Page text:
The ill-fated voyage across the icy waters ended approximately 1000 miles from New York. However, the Titanic was only within hours of the Lightship Ambrose and only about 375 miles due south of Newfoundland when she had her fateful rendezvous with drifting ice.

The Titanic embarking on her maiden voyage. Photo taken April 10, 1912.
The Titanic embarking on her maiden voyage. Photo taken April 10, 1912.

Where the Titanic traveled

show route and directions
A markerTitanic Wreckage -
get directions

B markerCobh, ireland -
Cobh, Co. Cork, Ireland
get directions

C markerSouthampton, UK -
Southampton, UK
get directions

D markerCherbourg, France -
get directions

How Deep is the Titanic Wreckage?

The Titanic currently rests in mud and sediment on the ocean floor, approximately 12,415 feet (2.35 miles) below the waves. That's really deep! The pressure at this depth, paired with the frigid temperatures, makes any exploration and excavation very difficult, not to mention expensive!

Preserving the Titanic

While freezing cold temperatures have, to some extent, helped preserve the Titanic, she is starting to decay and fall apart. Roofs have started to cave-in, decks are becoming weaker, and the stern may even collapse. Because of this, many deep-sea expedition teams are doing what they can to preserve the ship.

Currently, the ship is undergoing sonar mapping which will be used to form a 3D replica of the wreckage. This replica will be used by scientists in order to better study the ship.

Perhaps someday, we will have the technology to bring both the bow and stern of the Titanic to the surface. Currently, many objects from the ship, including coal, metal, dishes, and items owned by the ship's passengers are being brought to the surface. Imagine being able to see the ship in its entirety!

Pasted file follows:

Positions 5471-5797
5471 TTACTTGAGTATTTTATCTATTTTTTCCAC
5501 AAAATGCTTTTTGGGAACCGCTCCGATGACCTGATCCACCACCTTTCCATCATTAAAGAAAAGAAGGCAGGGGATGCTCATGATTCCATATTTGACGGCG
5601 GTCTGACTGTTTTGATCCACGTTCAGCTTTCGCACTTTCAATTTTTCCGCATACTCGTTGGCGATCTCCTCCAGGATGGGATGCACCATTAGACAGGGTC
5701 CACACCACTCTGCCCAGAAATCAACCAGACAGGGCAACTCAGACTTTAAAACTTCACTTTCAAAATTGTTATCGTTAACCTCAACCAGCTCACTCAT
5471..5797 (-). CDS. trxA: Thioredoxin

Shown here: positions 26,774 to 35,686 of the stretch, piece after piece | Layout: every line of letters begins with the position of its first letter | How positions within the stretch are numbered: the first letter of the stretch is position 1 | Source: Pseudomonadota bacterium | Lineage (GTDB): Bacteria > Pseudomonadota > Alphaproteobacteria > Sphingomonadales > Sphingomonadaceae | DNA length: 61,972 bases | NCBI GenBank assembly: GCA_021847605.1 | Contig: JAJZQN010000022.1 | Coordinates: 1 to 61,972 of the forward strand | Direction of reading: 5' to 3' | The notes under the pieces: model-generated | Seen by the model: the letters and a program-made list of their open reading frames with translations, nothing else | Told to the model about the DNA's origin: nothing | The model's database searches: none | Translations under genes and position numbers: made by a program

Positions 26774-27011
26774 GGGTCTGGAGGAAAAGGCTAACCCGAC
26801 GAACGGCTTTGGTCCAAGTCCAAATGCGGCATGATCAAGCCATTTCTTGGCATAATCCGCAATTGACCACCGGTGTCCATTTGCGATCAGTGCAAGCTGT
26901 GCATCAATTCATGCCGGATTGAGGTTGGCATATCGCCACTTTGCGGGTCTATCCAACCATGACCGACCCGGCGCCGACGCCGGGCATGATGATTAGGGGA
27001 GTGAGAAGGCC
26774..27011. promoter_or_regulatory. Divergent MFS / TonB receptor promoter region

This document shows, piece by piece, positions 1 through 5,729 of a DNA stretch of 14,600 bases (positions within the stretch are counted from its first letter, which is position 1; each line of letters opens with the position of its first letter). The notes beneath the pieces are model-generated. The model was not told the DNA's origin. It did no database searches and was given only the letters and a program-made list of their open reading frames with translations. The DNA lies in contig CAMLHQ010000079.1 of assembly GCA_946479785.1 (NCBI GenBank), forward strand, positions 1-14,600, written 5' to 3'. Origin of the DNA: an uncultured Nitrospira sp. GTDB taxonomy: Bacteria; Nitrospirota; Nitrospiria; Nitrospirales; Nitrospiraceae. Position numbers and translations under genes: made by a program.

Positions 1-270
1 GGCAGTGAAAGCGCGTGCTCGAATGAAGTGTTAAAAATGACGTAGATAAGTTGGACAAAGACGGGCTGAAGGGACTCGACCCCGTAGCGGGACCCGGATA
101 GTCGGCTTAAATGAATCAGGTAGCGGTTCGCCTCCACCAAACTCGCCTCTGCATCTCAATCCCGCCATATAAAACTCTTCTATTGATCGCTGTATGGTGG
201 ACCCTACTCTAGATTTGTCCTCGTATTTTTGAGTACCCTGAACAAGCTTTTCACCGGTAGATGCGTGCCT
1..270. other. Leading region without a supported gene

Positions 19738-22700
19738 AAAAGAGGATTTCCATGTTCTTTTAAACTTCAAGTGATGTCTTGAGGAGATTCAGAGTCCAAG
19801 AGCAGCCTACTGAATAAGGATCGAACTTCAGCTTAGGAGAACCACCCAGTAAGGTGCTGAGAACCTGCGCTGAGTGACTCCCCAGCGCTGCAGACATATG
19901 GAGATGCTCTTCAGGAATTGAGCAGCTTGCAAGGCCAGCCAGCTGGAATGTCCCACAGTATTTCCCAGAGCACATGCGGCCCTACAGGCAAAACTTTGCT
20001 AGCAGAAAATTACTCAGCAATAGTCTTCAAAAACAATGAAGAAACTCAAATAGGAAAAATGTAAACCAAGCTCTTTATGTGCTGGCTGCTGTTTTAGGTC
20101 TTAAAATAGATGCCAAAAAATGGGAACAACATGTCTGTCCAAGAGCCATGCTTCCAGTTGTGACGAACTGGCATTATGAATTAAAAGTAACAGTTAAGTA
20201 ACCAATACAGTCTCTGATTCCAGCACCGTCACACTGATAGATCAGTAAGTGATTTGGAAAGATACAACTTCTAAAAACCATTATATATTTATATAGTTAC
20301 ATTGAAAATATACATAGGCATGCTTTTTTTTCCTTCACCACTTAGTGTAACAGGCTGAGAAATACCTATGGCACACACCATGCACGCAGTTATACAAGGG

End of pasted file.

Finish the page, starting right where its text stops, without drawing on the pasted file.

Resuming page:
1. Official investigation report - the sinking of RMS Titanic (PDF) (1 ed.). London: The final board of inquiry. Retrieved 4 Feb 2018.

  2. Ballard, Robert D. (1987). The Discovery of the Titanic. New York: Warner Books.

  3. Ballard, Robert D.; Hively, Will (2002). The Eternal Darkness: A Personal History of Deep-Sea Exploration. Princeton, NJ: Princeton University Press.

  4. "Titanic Ship Listing". Chris' Cunard Page. Retrieved 4 Feb 2018.

Questions & Answers

    © 2012 Melanie Palen


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      • Faybe Bay profile image

        Faye Constantino 5 years ago from Florida

        Very interesting article! There was a lot of information that I didn't know!

      • profile image

        Miss Kate000 5 years ago

        I love reading stuff about the Titanic, i don't know what it is about it, just has always fascinated me. Interesting article.

      • Curiad profile image

        Mark G Weller 5 years ago from Lake Charles, LA.

        This is a very interesting hub. As for the question of why the ship rests 13 miles from the last point of radio communication I think is because given the depth of the ocean there, 13000+ feet the parts of the ship would have drifted with the prevailing currents many miles on the way down to the bottom.

      • Global-Chica profile image

        Anna 5 years ago from New York, NY